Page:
Do you know Gentian Root?

Gentian plant

Gentian root usually is referred to by alternative medicine supporters and natural health practitioners as bitterwort, bitterroot or sometimes yellow gentian. Its scientific name is Gentiana lutea, or great yellow gentian. Used for centuries in Europe, gentian root is considered a highly effective treatment for various digestive tract conditions and illnesses. Gentian root is a natural, alternative treatment for liver support, gallbladder function and a wide variety of stomach maladies. Even when diluted more than 12,000 times, this herb still is the most bitter of all herbals; all other bitters are measured against it when determining the level of bitterness.

 Most parts of the gentian plant can be used in herbal preparations, but the roots and stems are the most potent. It is a perennial herb that usually is found in the temperate regions of North and South America, Europe and parts of Asia. Yellow flowers and a fat, hollow stem are the hallmark of the plant; its fleshy root has a very aromatic fragrance. Quite sweet on initial taste, gentian rapidly becomes bitter tasting. The extreme bitter flavor provokes the salivary glands almost instantly, in turn causing levels of gastric juices to increase proportionately.

 Gentian Root

Normally, gentian root is used for conditions such as flatulence, heartburn, upset stomach and poor digestion. Homeopathic doctors have used gentian root to treat anorexia nervosa and to stimulate the appetite mechanism. The herb also encourages the production of saliva, as well as provoking a reflex in the nervus vagus that promotes bile production and encourages the flow of other gastric juices to aid in the digestive process. Other benefits include anti-inflammatory and fever reducing qualities. It also has a significant level of antioxidants, along with antibacterial properties.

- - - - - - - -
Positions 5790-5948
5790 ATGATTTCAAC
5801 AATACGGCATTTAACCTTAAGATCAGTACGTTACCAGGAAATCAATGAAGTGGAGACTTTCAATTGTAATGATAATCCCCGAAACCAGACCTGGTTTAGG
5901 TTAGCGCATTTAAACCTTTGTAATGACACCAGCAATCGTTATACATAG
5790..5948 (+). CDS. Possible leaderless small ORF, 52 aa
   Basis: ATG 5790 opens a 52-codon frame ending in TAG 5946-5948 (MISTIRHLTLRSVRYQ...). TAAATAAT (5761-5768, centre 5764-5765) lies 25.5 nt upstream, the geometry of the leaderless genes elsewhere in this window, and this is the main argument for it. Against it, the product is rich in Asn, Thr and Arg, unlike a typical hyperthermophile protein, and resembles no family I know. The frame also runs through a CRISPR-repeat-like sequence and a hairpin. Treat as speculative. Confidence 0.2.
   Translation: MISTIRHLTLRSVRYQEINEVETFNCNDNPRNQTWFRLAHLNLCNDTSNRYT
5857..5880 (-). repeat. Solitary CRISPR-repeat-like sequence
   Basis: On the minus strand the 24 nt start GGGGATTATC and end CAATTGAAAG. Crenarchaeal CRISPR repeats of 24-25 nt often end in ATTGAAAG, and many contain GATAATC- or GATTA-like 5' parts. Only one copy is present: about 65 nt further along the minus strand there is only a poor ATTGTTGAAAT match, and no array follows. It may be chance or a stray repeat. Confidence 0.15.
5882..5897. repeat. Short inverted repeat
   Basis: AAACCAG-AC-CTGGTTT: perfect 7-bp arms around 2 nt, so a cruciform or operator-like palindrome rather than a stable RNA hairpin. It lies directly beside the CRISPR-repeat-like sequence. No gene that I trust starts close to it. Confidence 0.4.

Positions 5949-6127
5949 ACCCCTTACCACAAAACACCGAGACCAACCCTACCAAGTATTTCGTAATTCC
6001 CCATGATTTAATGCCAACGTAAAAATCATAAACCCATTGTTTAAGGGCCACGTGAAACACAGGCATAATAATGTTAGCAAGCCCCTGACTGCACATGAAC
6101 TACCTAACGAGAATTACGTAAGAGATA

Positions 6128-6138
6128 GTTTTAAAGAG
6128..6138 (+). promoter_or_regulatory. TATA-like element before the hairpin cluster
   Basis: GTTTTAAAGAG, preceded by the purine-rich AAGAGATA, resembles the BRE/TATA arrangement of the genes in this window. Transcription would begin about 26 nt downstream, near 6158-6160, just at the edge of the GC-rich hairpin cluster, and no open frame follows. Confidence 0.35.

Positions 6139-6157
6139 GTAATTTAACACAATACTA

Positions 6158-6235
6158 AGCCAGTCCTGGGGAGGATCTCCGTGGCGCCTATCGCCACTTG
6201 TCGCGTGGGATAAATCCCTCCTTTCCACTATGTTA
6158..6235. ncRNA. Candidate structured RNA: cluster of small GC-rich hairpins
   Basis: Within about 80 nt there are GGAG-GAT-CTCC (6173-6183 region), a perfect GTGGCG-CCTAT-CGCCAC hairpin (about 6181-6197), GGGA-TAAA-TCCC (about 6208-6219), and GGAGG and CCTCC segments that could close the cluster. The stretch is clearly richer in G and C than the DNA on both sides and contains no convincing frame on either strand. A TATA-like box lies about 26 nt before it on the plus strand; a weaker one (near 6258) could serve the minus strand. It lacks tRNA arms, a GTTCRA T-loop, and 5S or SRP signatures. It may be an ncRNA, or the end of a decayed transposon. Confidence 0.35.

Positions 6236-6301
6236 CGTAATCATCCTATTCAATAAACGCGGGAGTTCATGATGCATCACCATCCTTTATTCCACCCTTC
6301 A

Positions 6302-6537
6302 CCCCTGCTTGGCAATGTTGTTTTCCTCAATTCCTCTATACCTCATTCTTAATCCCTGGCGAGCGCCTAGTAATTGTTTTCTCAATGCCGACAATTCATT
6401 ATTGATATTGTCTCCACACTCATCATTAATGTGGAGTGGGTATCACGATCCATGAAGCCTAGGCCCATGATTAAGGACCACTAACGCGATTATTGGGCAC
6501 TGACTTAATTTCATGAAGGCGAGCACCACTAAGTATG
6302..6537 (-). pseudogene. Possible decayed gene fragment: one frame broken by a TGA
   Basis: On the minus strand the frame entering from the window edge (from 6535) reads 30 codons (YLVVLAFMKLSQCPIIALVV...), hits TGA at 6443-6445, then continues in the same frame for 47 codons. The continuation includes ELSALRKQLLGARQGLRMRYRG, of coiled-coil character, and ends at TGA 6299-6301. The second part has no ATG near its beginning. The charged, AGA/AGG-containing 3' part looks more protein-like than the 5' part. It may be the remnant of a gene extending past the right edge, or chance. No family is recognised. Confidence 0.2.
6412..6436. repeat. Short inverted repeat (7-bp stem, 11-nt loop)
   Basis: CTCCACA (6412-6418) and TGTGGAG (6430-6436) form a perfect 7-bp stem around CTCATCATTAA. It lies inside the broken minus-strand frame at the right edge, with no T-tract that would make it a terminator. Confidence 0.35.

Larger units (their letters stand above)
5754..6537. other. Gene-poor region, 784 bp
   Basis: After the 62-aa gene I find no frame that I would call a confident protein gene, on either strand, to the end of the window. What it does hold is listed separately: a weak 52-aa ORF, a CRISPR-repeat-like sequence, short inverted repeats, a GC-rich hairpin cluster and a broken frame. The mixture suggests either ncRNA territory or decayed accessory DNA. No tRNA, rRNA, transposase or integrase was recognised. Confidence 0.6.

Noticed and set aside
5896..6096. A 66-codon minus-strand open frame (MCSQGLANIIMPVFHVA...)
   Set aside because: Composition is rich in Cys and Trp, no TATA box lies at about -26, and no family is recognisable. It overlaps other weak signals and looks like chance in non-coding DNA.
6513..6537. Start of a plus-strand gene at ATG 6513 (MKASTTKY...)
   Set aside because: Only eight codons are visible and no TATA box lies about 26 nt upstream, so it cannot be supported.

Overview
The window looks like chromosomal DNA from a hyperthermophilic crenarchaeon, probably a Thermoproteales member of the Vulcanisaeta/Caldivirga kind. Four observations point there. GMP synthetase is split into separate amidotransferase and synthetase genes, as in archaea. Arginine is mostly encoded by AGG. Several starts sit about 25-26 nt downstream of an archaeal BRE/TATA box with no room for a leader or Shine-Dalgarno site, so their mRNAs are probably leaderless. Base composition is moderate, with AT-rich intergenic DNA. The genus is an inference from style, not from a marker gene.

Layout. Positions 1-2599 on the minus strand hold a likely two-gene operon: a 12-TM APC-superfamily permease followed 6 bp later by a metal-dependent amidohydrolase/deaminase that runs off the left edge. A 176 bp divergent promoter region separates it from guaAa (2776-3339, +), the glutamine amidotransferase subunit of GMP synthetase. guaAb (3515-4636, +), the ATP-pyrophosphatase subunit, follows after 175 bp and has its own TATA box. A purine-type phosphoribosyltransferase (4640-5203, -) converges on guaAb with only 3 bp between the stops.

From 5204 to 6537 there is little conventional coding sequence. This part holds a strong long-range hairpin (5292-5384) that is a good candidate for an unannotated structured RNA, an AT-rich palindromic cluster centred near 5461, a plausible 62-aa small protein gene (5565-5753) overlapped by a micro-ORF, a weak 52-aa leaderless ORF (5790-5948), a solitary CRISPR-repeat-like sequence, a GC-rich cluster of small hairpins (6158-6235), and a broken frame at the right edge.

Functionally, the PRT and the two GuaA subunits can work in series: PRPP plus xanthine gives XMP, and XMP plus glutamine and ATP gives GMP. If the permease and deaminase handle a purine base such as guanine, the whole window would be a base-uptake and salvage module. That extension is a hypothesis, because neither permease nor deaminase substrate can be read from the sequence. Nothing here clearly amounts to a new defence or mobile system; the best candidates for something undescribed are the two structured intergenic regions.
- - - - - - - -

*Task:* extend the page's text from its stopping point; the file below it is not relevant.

Gentian root might cause a slight elevation in blood pressure and blood sugar if taken in excessive quantities. Persons with ulcers and extreme forms of heartburn and acid indigestion should avoid the use of the product. Women who are lactating or pregnant should avoid the herb, because the preparation does have some effect on the menstrual cycle and female organs.

Source: wiseGEEK

The products mentioned on this site have not been evaluated by the Food and Drug Administration, and are not intended to diagnose, treat, cure or prevent any disease. Please note that we cannot diagnose or prescribe or give medical advice to anyone. 

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2 thoughts on “Do you know Gentian Root?

  1. thank you for sharing this. I think i might search some out this weekend at rainbow grocery.

    • Great! If you don’r find it, I’ll send you some from Dandelion Botanical Company or derliver it personally 🙂
      Thank you for stopping by!
      Wishing you health and happiness!
      Nina

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